The Obama Bank Plan
What to make of Obama's latest populist feint.
12:44 PM, Jan 22, 2010 • By MATTHEW CONTINETTI
Well, calling the administration's financial reform proposal a "plan" is something of an exaggeration. According to the White House's own release, the administration simply wants to "strengthen the comprehensive financial reform package that is already moving through Congress," though there are real differences between Barney Frank's House bill and Chris Dodd's Senate bill.
How will the Obama plan "strengthen" the "comprehensive financial reform package"? By barring a "bank or financial institution that contains a bank" to "own, invest in or sponsor a hedge fund or a private equity fund, or [engage in] proprietary trading operations unrelated to serving customers for its own profit." And by placing "broader limits on the excessive growth of the market share of liabilities at the largest financial firms, to supplement existing caps on the market share of deposits." That's it. Seems reasonable.
Jim Manzi, for one, likes the president's suggestions:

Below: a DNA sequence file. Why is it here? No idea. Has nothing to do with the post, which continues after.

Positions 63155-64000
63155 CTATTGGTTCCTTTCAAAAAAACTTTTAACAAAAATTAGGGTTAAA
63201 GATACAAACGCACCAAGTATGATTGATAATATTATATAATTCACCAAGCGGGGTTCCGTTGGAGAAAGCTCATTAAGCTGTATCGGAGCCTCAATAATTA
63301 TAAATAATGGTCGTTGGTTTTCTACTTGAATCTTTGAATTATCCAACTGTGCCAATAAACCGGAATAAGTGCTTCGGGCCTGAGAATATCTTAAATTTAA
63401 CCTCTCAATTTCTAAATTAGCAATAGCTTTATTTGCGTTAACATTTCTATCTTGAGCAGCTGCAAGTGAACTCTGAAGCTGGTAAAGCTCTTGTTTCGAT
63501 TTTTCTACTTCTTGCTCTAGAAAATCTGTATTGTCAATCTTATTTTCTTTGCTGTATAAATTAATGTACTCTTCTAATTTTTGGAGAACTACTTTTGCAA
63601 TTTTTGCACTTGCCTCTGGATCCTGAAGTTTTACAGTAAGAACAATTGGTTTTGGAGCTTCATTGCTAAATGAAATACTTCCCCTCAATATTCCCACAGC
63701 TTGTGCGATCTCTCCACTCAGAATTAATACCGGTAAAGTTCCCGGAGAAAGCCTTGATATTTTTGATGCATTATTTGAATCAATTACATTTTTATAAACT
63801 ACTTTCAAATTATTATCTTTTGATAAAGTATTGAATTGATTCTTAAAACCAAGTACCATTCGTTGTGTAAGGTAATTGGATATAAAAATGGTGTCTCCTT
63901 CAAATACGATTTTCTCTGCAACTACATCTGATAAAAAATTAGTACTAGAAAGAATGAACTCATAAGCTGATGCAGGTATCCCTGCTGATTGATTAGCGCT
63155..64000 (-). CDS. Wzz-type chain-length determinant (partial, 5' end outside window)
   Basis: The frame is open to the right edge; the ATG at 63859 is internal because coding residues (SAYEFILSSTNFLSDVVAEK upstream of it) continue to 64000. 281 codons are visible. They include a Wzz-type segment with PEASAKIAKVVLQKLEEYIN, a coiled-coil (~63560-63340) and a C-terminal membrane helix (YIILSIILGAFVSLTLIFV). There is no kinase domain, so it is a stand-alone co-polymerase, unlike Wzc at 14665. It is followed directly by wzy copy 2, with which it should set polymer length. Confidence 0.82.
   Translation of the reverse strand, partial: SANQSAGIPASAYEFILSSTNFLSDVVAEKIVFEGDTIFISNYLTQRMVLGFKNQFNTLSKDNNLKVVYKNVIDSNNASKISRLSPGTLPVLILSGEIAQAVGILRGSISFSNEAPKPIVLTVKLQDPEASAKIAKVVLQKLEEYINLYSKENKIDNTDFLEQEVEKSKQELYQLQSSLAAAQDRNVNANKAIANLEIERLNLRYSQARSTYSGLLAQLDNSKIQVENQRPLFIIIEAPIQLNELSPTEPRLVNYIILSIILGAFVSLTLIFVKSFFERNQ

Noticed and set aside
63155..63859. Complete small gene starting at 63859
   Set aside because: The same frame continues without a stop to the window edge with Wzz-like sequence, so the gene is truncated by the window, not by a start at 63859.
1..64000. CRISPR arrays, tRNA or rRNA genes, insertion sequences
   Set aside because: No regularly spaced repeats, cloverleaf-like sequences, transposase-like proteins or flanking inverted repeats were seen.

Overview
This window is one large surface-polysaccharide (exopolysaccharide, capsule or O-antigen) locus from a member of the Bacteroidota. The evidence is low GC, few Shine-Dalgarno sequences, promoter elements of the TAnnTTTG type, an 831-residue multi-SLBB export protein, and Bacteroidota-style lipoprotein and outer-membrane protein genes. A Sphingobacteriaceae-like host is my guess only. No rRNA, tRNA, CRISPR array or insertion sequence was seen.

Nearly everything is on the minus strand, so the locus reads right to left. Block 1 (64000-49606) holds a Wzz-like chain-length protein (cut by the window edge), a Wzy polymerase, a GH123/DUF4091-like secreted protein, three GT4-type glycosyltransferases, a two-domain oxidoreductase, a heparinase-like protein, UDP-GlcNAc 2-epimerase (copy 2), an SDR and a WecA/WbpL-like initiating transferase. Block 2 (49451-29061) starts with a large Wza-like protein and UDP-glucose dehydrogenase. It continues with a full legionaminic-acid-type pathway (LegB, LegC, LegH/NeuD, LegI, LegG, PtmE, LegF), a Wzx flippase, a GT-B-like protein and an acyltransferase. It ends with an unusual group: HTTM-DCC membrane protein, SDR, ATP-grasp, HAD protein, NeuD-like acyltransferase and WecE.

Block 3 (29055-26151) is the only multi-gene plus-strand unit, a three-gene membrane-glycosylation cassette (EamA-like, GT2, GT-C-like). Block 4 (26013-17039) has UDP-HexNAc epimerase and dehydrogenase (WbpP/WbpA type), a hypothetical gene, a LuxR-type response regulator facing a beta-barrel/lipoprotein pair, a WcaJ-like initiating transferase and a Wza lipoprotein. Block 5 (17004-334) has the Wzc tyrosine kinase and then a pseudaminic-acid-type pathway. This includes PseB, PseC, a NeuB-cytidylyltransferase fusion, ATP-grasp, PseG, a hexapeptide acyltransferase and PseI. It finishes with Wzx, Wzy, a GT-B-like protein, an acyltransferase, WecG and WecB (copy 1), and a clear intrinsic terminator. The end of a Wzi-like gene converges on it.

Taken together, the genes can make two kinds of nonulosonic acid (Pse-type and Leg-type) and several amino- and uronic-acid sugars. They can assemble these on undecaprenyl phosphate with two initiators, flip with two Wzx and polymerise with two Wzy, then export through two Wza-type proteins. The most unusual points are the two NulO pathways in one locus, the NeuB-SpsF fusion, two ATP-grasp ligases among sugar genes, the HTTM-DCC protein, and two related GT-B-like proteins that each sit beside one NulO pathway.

But The Economist's Buttonwood columnist thinks otherwise:
For Buttonwood, the president's sudden focus on bank-bashing smacks of politics: "This is not a serious proposal but a way of regrabbing the political initiative by forcing the Republicans to defend the unpopular banks." Sounds right to me!
On the other hand, it would be politically treacherous for Republicans to oppose outright serious reforms that tackle the problem of over-leveraged financial institutions with Too-Big-To-Fail guarantees. The independent voters who are flocking to the GOP may not like the Democrats all that much, but they do not like the big banks, either. I know I don't. That's why the administration's bank tax could turn into a political trap for GOP candidates this fall--especially when a free-market economist like Greg Mankiw says there may be a case for such a tax.
Now would be a good moment for Republicans to announce a serious proposal to remove implicit and explicit subsidies to financial institutions and kill Too Big To Fail for good, wouldn't it?
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